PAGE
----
Yitzhak Y. Melamed
The death of the Great Maggid in December 1772, a week before Hanukkah, was a crucial moment in the early history of Hasidic movement.
The most substantial theoretical response to Hasidism from a leader of the mitnagdic—literally, opposition—movement did not appear until 1824, three years after the passing of its author, Rabbi Chaim of Volozhin.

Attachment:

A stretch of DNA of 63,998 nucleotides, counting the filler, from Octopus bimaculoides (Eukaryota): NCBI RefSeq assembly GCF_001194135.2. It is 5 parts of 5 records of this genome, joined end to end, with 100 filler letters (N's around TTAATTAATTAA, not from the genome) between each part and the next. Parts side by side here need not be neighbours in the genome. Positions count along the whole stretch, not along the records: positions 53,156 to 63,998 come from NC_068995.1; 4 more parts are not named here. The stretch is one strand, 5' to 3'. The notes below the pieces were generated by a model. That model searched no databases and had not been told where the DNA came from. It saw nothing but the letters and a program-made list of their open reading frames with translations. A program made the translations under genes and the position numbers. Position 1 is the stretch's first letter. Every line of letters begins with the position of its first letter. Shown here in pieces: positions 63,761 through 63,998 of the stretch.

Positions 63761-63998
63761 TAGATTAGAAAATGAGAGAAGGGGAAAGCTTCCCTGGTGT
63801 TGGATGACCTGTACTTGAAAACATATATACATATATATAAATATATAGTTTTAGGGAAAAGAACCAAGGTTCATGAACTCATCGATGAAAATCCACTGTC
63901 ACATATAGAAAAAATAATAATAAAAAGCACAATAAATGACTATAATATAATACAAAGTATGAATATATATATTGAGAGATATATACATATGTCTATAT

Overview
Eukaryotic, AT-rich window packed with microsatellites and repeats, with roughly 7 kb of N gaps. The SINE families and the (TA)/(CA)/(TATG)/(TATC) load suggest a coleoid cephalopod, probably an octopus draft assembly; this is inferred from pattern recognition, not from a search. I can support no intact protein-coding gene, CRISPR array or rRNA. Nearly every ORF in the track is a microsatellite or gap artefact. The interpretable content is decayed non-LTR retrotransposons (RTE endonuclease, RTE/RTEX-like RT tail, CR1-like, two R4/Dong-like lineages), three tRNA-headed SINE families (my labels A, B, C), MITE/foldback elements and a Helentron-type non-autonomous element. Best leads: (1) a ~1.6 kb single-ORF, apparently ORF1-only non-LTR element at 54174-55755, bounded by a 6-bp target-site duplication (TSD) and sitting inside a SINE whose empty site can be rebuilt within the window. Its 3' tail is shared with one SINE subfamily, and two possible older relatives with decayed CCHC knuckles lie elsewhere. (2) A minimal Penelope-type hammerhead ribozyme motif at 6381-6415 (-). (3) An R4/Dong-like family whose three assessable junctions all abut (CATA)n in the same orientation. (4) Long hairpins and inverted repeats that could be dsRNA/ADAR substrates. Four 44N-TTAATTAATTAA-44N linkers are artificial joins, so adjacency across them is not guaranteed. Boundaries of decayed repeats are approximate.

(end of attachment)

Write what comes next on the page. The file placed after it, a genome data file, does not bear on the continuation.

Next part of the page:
Hurwitz’s ideal Jew is the rabbinic scholar who is also knowledgeable about, and open to, modern science.
The Regensburg Library at the University of Chicago contains a catalogue of markings and stamps from books saved from Nazi destruction. One such stamp comes from the library of the Karlin-Stolin Hasidim, a collection that might contain the most valuable manuscript for understanding the roots of Hasidism. But where is it?